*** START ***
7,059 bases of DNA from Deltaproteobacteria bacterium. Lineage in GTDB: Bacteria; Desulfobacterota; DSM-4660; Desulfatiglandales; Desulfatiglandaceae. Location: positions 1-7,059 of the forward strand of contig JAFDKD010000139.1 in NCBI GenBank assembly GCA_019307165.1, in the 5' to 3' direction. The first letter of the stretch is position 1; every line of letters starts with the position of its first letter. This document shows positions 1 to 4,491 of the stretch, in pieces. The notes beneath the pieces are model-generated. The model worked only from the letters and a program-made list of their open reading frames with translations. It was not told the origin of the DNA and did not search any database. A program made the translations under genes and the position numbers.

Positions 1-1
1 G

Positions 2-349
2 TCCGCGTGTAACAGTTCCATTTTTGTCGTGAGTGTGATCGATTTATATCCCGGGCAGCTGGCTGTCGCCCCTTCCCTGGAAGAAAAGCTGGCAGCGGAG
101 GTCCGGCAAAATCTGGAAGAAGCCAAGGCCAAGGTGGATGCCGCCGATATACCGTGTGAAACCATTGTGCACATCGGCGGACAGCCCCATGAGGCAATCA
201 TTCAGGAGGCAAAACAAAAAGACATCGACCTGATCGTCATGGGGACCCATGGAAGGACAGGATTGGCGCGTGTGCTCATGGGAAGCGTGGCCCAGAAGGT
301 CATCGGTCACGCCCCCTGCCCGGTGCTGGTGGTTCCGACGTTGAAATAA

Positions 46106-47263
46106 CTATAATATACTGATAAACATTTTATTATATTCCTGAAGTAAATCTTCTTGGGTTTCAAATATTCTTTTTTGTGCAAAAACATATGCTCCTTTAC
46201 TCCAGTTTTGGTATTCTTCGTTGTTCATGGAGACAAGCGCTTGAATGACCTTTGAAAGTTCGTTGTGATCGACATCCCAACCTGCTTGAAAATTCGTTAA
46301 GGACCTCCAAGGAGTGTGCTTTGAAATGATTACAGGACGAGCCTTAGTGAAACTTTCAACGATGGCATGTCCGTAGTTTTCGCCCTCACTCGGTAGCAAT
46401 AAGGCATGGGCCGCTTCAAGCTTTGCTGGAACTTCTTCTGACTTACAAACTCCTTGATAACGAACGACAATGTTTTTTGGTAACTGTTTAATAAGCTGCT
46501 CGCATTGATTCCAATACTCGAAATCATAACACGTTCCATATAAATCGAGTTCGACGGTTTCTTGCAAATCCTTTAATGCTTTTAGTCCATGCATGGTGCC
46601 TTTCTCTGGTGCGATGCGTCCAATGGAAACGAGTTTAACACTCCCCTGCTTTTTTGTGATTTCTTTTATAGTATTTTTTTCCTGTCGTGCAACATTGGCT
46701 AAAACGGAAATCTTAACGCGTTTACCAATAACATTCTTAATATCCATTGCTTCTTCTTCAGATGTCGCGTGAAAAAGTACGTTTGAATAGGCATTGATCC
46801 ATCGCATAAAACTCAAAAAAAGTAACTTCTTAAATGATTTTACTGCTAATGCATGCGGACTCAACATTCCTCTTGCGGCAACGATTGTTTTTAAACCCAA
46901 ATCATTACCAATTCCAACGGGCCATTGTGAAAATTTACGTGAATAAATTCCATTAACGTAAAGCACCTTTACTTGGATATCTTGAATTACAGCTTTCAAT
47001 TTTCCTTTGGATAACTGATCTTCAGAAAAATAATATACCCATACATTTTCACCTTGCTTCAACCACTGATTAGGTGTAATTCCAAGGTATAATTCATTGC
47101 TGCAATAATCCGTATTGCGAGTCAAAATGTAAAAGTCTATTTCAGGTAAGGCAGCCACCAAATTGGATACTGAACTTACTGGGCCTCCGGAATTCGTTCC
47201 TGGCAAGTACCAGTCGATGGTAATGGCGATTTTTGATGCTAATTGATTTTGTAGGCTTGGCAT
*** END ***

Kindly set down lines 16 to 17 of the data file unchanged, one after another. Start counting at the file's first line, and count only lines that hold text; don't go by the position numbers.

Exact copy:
46701 AAAACGGAAATCTTAACGCGTTTACCAATAACATTCTTAATATCCATTGCTTCTTCTTCAGATGTCGCGTGAAAAAGTACGTTTGAATAGGCATTGATCC
46801 ATCGCATAAAACTCAAAAAAAGTAACTTCTTAAATGATTTTACTGCTAATGCATGCGGACTCAACATTCCTCTTGCGGCAACGATTGTTTTTAAACCCAA